Thoughts on Religion/Evolution

Discussion in 'Off Topic Area' started by CKava, Dec 7, 2009.

  1. CKava

    CKava Just one more thing... Supporter

    I moved this from the other thread as I suspect the comments will attract responses and I do not want the other thread to be interrupted by an off topic discussion on evolution.

  2. Smitfire

    Smitfire Cactus Schlong

    I find it hard to believe that first, we evolved from primitive beings and no matter no many years it took, became what we are today.

    Everyone finds that hard. That's why it took so long for a genius like Charles Darwin (and Wallace) to work it out. Our brains just aren't set up to fully understand such things. However once you understand evolution you'll see just how inevitable and powerful the whole process is.

    We still haven't found the first common ancestor that links us to everything else.

    As I understand it we haven't "found" the common ancestor of anything (let alone humans). They are all lost in the midst of time. But we can infer that they existed because of all the other evidence.
  3. CKava

    CKava Just one more thing... Supporter

    And to kick things off...

    Unfortunately finding it hard to believe in something makes absolutely no difference to the mountains of evidence that support evolution.

    I don't think you have been reading very good books if you think that we need to find a 'first common ancestor' that links us to everything. There is so much evidence linking us with the other life on this planet that the only reason anyone ever seems to provide for us not being related is that there religion teaches something different. All the genetic evidence and all the fossil evidence points to us being a natural species with various degrees of relatedness to the other forms of life on the planet. What evidence are you asking for? A fossil of some organism that was more primitive than unicellular life? If so I think you are going to be disappointed.

    That makes no sense. Instead of thinking about a connected but branching family tree of relatedness we should instead imagine hypothetical 'created' religious figures for every species of homo? Replacing the word 'common ancestor' with 'Adam' is unnecessary and confusing. If you like you can see God's hand behind evolution but I don't think it's helpful to imagine him blowing dust to life and extracting a rib for the creation of every distinct species.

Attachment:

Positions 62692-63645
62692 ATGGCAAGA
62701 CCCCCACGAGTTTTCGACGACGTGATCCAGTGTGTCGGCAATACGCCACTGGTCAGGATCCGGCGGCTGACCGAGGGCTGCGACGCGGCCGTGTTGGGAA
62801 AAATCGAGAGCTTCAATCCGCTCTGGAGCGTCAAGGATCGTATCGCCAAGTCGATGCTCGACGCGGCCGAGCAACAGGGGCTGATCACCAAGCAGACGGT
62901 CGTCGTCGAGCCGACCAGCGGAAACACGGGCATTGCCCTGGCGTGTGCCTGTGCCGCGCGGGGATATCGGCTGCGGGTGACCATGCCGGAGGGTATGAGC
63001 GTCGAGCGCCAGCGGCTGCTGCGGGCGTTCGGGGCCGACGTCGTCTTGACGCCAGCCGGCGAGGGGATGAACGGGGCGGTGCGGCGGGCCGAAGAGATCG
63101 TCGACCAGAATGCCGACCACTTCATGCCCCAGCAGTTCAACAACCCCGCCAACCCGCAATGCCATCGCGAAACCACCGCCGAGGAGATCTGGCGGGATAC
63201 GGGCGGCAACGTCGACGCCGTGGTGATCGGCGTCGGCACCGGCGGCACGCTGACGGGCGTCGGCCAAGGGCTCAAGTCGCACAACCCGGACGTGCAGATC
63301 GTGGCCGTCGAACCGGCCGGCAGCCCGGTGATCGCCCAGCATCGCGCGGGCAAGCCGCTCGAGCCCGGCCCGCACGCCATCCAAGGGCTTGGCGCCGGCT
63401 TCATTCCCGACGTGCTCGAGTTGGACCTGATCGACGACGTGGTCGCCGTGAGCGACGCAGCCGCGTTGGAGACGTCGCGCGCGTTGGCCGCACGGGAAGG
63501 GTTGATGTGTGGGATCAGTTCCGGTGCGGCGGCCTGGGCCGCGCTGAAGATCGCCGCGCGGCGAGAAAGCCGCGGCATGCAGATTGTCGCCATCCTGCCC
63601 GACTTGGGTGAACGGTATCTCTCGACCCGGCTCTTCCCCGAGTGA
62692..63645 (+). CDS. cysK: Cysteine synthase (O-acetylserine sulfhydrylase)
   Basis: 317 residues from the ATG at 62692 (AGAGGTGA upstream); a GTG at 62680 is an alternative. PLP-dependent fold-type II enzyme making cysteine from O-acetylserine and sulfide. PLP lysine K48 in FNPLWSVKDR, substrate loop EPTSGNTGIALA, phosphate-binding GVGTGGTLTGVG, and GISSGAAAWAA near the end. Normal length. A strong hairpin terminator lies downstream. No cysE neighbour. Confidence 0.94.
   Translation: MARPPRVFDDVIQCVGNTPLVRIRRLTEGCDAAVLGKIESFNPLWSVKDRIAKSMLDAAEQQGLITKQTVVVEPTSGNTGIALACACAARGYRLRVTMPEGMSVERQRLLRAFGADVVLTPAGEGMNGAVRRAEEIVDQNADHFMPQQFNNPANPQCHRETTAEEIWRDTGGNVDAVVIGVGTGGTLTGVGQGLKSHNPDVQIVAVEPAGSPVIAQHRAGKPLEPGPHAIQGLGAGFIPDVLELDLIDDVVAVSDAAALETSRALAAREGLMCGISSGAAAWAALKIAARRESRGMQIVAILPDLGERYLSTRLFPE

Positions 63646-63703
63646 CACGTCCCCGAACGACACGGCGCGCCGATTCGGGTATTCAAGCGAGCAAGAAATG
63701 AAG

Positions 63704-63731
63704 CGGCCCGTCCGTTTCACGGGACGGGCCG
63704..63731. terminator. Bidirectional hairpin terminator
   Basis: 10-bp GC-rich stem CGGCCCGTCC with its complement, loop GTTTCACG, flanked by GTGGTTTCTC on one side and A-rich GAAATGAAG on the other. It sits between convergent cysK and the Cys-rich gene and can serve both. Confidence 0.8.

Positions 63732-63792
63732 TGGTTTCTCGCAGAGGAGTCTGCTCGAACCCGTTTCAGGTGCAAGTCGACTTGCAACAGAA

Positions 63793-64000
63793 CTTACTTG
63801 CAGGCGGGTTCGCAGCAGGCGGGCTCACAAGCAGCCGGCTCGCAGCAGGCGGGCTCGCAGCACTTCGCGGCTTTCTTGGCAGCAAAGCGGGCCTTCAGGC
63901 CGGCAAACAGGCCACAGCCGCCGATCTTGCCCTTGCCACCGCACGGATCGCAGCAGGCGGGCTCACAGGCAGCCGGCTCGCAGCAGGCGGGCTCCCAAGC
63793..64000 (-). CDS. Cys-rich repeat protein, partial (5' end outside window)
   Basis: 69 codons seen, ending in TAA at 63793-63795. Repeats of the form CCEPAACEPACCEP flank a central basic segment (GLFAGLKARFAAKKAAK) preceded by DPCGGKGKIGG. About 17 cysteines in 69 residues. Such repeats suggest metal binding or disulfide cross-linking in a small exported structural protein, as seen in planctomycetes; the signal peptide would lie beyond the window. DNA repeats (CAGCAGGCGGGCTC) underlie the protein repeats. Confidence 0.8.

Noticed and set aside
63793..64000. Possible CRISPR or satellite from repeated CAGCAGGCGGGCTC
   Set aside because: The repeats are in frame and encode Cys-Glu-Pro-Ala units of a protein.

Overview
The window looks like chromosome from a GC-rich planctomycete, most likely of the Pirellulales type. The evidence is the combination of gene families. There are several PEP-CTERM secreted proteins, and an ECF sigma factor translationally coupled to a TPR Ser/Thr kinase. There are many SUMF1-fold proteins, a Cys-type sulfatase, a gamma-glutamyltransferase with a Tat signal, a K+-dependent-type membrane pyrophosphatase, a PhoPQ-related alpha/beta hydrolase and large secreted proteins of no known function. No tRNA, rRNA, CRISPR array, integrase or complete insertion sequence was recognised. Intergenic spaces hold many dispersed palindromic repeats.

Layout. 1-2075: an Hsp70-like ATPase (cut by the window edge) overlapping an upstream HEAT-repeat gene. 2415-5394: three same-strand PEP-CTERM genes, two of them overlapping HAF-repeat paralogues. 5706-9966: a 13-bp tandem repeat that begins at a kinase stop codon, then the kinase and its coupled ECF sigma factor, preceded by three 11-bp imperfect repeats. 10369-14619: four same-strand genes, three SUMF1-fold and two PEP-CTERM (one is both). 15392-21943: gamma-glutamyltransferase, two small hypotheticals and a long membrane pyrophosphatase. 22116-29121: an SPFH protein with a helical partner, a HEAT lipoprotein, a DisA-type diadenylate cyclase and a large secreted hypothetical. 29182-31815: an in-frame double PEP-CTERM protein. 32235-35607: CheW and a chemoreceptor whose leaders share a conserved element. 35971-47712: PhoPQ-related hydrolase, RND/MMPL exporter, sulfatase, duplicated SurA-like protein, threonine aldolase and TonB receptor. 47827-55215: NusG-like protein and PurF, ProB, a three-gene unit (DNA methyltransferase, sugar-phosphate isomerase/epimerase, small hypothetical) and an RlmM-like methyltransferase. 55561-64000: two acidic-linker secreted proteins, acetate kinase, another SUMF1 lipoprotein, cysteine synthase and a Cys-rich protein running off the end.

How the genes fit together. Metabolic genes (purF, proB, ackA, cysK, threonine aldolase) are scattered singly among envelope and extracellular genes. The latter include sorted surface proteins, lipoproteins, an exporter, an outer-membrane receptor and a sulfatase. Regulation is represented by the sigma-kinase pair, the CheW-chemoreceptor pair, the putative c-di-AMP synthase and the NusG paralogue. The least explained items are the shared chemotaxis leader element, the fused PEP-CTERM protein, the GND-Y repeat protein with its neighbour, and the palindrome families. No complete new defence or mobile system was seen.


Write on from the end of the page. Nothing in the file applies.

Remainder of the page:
Last edited: Dec 7, 2009
  4. Fish Of Doom

    Fish Of Doom Will : Mind : Motion Supporter



    1- you find it hard to believe that man descended from another being, so you choose to believe in GOD, of all things??? boggles the mind, it does. i think you're just looking for a solution that comforts you, in which case you don't believe, you just want to believe.

    2- so? that's the point with science. except for the poor schmucks that get caught unprepared with trick questions in science vs. religious debates, scientists and atheists (at least the sensible ones) don't claim to have all the answers. science is based on finding out more, because it admits it doesn't know. that's why it keeps going on, because the world can't be defined in terms of X happened so Y and Z, except mr. A says that Ñ. what we do have is a huge and complex network of things that we have observed, and that we can assume are true as far as humanly possible (facts), and that we can connect together to make new conclusions, which by experimentation can then be observed and tested to discern new facts.

    3- no it doesn't. you are contradicting the bible and thus the god you believe in by saying that, since god created only adam and eve, who then ate the funky fruit and were expelled and stuff. there is no story about other adams being created (which there would be if other adams had been created, since the bible also details things that happened when humans were still not there, such as the very creation of the world). if we also take the fruit as being the tool through which adam and eve acquired knowledge, and thus were able to create civilization through their offspring (who would eventually be inbred beyond all recognition, most likely), it also contradicts your "middle ground" because other pre-sapiens species used tools, which by that logic only homo sapiens would be able to use. another fun fact courtesy of science: non-humans also use tools, which by itself implies that they'r not so primitive, eh?.